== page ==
To date, the highest temperature on the continent was recorded by WMO at the same polar station in March 2015, with the thermometer showing 17.5 degrees Celsius. Meteorologists check unusually high or low measurement values to prevent errors. Therefore, the February temperature has now been officially confirmed.
“It is important to check these maximum temperature measurements because it helps to get a picture of the weather and climate on the far edge of our planet,” said WMO Secretary-General Bettery Thalas.
On the other hand, the expert commission did not verify the record from the Brazilian station on the island of Seymour where the devices recorded a temperature of 20.8 degrees Celsius in February this year. In the vast Antarctic region, which includes islands below 60 degrees south latitude, the highest temperature is still 19.8 degrees Celsius, as measured in January 1982 on the island of Signy in southern Orkney.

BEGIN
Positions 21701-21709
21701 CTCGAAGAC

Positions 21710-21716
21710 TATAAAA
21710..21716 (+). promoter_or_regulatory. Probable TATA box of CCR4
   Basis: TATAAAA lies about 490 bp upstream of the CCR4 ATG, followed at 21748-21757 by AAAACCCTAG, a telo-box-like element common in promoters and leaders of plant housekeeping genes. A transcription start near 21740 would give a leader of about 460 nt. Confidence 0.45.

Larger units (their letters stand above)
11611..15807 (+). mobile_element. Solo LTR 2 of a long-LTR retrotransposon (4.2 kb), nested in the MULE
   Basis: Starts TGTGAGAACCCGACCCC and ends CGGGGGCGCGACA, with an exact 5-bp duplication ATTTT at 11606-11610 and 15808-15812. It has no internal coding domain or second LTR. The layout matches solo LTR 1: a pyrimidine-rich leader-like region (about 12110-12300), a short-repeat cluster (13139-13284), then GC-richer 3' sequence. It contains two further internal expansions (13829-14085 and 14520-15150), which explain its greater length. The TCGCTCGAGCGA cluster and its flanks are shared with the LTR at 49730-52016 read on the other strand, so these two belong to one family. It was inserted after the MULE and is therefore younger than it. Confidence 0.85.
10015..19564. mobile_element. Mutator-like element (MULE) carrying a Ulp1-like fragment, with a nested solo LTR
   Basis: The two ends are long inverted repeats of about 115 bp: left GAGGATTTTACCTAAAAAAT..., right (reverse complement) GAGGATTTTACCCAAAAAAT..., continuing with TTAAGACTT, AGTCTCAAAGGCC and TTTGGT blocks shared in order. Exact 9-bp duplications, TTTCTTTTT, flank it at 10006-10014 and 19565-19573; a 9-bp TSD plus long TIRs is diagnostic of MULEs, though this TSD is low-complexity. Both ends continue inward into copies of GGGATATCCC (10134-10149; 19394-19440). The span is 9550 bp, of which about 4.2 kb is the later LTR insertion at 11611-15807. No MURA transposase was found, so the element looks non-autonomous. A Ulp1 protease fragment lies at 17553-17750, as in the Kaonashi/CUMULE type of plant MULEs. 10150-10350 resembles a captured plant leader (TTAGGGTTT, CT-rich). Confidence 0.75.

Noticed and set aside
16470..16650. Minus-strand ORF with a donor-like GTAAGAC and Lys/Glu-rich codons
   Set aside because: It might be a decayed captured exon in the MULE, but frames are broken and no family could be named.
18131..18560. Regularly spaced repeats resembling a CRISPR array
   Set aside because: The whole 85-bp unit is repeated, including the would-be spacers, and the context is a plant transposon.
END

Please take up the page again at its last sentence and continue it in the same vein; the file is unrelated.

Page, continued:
Antarctica is the fastest rising continent in the world. In the last 50 years, the average temperature there has increased by three degrees.
“This new record again shows that we need to act quickly in the face of global warming,” said Celeste Saul, vice president of WMO.
“We need to constantly strengthen our measurements, forecasts and warning systems so that we can respond to these extreme events that often occur due to global warming,” he added.